Friday, 31 December 2004

You've got Aladdin there - Review.

I have been living in this country for over four years now and it has been a real journey of discovery: during that time, I witnessed the strange things people do to food, the fact that they place traffic lights after a crossing or the completely illogical way in which supermarkets are (dis)organised (I remember seeing a sign attached to a display of Christmas puddings informing me that bleach had been moved to another aisle or being directed by a hesitant member of staff to find tissues in the pet food section!). Tonight for me turned into another anthropological study of this most myterious of things: the British Psyche. I went to my first ever pantomime

Now, what is pantomime (or panto as they call it)? The answer is pretty simple if somewhat perplexing for the unsuspecting mind: Panto is a theater show taking place in the Christmas season, where a series of stock characters will perform the silliest antics. The performers mainly comprise men in drag and the lines are ridden with lame puns and sexual innuendos. All of this for the entertainment of children and families... Audience participation required

Even if I look behind me at my, now fairly broad, experience of theatre going, I don't think I have ever seen anything like it. The show I went to see was Aladdin at the Old Vic with Sir Ian McKellen (aka Dame Ian McGandalf) playing the Widow Twankey, which was the original attraction for me to be honest, added to the fact that I had never been to panto. I did not really know what to expect and I was totally right in that. The plot, know by everyone, was stretched to its minimum and took the back seat; the occasion being solely devoted to goofyness. We were presented with a series of tableaux, some including dancing and/or singing, most a pretext for the actors to banter at the audience. A few "topical" jokes were heard about a blanket safe pass and fast tracking, some "spacey" figs, one ring to rule them all (this from McKellen) or the fact that a certain act took less than forty five minutes; all this drowned with a very thick lashing of threadbare puns.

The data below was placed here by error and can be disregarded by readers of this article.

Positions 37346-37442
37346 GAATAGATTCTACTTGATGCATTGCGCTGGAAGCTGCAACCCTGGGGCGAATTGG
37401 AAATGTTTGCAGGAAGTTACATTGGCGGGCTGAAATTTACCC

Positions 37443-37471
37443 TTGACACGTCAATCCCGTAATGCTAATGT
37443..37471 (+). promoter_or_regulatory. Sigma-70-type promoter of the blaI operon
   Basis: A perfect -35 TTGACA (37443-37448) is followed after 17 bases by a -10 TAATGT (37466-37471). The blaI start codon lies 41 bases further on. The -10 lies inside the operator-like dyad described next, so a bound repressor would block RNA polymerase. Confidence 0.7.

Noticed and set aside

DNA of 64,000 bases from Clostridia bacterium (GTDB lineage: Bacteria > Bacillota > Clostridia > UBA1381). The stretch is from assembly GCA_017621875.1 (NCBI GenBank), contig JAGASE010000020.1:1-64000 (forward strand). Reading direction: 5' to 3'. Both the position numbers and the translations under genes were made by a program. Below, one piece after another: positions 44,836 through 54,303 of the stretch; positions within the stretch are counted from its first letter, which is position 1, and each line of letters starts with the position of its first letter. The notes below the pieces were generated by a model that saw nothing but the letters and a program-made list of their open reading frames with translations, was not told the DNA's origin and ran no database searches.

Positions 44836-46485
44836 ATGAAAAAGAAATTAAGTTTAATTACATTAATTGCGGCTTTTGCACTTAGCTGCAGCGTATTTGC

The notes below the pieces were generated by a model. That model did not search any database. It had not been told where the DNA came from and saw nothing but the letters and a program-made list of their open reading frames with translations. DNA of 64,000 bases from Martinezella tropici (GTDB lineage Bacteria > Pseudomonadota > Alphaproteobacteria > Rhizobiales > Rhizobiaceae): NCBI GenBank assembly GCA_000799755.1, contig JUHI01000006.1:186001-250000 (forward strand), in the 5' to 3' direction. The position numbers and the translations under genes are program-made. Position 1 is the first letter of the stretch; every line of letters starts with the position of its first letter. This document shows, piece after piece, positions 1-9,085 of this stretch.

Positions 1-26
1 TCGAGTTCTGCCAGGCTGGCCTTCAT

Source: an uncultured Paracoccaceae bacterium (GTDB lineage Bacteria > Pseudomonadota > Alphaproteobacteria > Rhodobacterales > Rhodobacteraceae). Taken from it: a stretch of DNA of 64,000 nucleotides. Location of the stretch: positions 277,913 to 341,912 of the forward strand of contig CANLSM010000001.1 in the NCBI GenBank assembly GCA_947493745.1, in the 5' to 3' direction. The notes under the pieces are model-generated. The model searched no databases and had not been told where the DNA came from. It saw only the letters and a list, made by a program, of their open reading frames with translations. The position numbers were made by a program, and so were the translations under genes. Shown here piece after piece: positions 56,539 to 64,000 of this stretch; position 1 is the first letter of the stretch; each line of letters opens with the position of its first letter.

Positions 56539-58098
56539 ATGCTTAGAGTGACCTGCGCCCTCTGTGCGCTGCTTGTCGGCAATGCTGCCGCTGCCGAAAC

The decor (by John Napier) was very colourful (as were the costumes) and by their flimsyness reinforced the impression of amateur theatricals not to be taken seriously, an impression totally contradicted by the high quality of the production and of the perfomances. The boys in the "chorus" were sometimes wearing some very tight outfits which highlighted the...errr...qualities of some very nicely, one could not help but notice! Oh, yes they did!!! As for the principal actors they were very good indeed. Aladdin was played with the (sometimes annoying) boyancy of a kids TV presenter by Joe McFadden with a sexy smile and Glaswegian accent. The villain was played by Roger Allam, very reminiscent of Tim Curry (Frank N Furter in The Rocky Horror Picture Show). As for Ian McKellen, the shock of seeing him in all his various outfits as Widow Twankey was just too much! See for yourself.

Of course this is the first performance of panto I have seen, and I have a feeling I could have chosen much, much worse for my debut. Yes, Panto is about tackyness but tonight proved it can also be high quality performance. Certainly it is it good fun.
In the end if I don't find myself any closer to understanding the Brits, who cares? We all know it is part of their charm to be unfathomable for the aptless continental mind. Corset is


Aladdin by Bille Brown
Directed by Sean Mathias
Old Vic Theatre - London SE1
17 December - 23 January
Box Office: 0870 060 6628
Website


2 comments:

  1. You really are embracing British Culture by venturing to a panto. Funny I wanted to see that as Ian Mckellen was in it. I will trust your review!

    S x

    ReplyDelete
  2. I try my best. Having discussed it with someone else who saw it since writing this review. I must say that perhaps it was not as good as it should have been. Yes, the production was good but the lines weren't particularly funny and the whole thing was a bit laboured. Mc Kellen was good but he is no comedian...

    Was a good time though.

    ReplyDelete

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